The truth simplified is that an estimated $2.7 billion has been spent in the last 30 years in an attempt to plan for surviving nuclear war. Yet I don't know of a war plan that has been developed anywhere that offers predictable, minimal protection for the private citizen.
There are only two ways to look at it as far as I'm concerned: it is either intentional or unintentional deception of the public. If it is unintentional, then the material I have here displays ignorance. If it is intentional deception, the kindest interpretation would be that there are folks that just don't want to frighten people with the truth. I answer that in this way: it is not our job to mask a threat. It is our job to give you information on what threatens you in Greensboro and Guilford County, and on what resources are available to give you a measure of protection. Now if we cannot do that because of the nature of the threat, it is painful to say that we cannot do it, but there is no question that we should tell you that.
I have no moral objections to doing anything to give you some protection as long as we have nuclear weapons. Only I can't do it. We have worked for four years to find something — something that could give you that minimal protection. It would be a great gift to the community to save lives from the greatest threat of our time. We don't know how to do it. When it comes to saying that you are protected or can be protected, we say it is a hoax. Twenty years' worth of paperwork in our office proves it for me. In the press I would read where the federal government would call me uncooperative. They would never telephone me and say this, but I would read it in the paper. Some of our peers are also most unhappy. But I knew the action I had to take. There was just no question about it in my mind. Then I stopped thinking about losing my job because of it. If you concentrate on that it could distort what you do. It is scary to think about losing a profession you love, but it is scarier to think that you could lose a job for telling the truth.
The truth is that in an all-out nuclear attack any city of any consequence will be roasted. The Department of Defense has three categories for nuclear targets: category one is strategic military targets, category two is non-strategic military targets. Category three is population/industry. Guilford County and Forsyth County are together the largest category three conglomerate in North Carolina by virtue of population, large defense-related industries like Western Electric, and the gasoline tank farm — the largest gasoline storage facility on the East coast — out by the Greensboro airport. The Department of Defense planning scenario for us indicates we are to plan for five to seven one-megaton detonations. One megaton is equal to 80 times the force of the bomb dropped on Hiroshima. If that happened, there would not be a Guilford County.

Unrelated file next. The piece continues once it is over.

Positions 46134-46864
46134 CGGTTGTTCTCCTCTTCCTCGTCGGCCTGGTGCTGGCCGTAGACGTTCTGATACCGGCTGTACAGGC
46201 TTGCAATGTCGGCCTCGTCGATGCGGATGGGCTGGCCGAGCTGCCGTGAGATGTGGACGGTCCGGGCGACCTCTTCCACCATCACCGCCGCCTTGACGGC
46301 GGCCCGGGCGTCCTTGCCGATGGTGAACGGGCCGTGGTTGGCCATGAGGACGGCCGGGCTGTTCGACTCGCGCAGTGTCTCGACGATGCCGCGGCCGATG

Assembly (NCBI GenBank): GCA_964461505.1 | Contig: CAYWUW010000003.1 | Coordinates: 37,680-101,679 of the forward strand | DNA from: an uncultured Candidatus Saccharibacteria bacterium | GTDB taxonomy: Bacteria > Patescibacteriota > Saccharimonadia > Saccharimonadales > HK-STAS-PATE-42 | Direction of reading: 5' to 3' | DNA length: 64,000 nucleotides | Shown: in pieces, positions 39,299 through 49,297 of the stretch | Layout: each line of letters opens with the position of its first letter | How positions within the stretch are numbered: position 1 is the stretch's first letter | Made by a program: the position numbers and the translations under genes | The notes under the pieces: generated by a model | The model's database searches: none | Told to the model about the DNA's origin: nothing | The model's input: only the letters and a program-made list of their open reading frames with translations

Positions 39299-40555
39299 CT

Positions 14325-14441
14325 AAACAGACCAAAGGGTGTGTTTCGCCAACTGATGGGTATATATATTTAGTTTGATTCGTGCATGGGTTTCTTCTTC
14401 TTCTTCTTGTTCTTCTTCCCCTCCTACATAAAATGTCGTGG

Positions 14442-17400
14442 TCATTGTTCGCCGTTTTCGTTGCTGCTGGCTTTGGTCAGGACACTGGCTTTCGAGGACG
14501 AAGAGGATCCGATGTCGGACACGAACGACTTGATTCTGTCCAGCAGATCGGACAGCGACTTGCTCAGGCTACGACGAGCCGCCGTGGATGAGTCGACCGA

We have virtually no information on what the $4.2 billion war planning budget request means — whether they are talking about hardware or people or paper or what. But this money,
as I understand it, would go towards crisis relocation planning.
I will give you the official version of the system. This is not our version. Crisis relocation means that risk areas — known targets for nuclear attack — would evacuate into host areas during an increased period of international tension. Ed and I, in our initial training, could not believe our ears. We couldn't understand the definition of a period of increased international tension. We did this year hear one definition. The example was when the Russians evacuate their cities.
We would be asked to evacuate 360,000 people into six surrounding counties. Let's talk about what that assumes. It assumes, number one, that there would be warning time. The estimated need that FEMA states is three-to-10 days' warning time. Let's say that is a fact, although any reasonable person would question that. It then assumes that everyone in Guilford County has the resources and that Guilford County has the supplies to stock up for three-day supplies of food, medical supplies and so on. There are a lot of hungry people out there who can't afford to feed themselves today, much less purchase for three days, but let's say that everyone could do that. It then assumes a docile and cooperative public in an unprecedented situation. It assumes that the host county will welcome everyone into their county under unprecedented conditions.
The system for the host counties involves reception centers where you would get your "Welcome to Davidson County" newspaper supplement which has already been printed, ready to distribute. It assumes that there would be congregate care facilities for everybody. There you would wait until there is evidence or warning that a bomb is coming. Then you would dive for a fallout shelter in their county. It assumes that the conditions would be right for you to construct something called an "expedient" shelter. An expedient shelter is basically placing dirt on a building.
Other things are not covered in the system. It assumes that the entire food distribution system of our urban county can be redirected in a short period of time to the six surrounding counties. It does not take into account inclement weather. It does not take into account, in our opinion, the diseases that according to our research here would be prevalent among people. Some places don't have hospitals. We have one host county that has only three doctors, and one is moving.
When people read through this kind of stuff in civil defense literature, the first reaction is humor. It is almost impossible to look at this literature without some type of emotional reaction — anger, humor, sadness.
One part especially chokes me up. It is more tragic to me than anything else. It is a newspaper supplement, a portion of it is speaking to people in hospitals. And it says, if you can't be moved you'll still receive care and shelter. It doesn't tell the truth. Not if there is nuclear war.
Then there is a group of folks called "key workers." I would be among them. Key workers would be asked to come back into the risk area on 12-hour shifts to staff the city and county while the rest of you are out in the country. I don't mind telling you that if the whole system could ever possibly be designed, that fact alone is most disconcerting.
You could go out and devote the next 15 years to finding erroneous literature from the federal government, but I dare say you will never find anything to top the pre-prepared public information newspaper supplements. For example, the treatment advised for radiation sickness is Kaopectate and aspirin. Press releases indicate that if you receive a small or medium dose of radiation that your body will repair itself, that you will get well. The material is simply not qualified at all.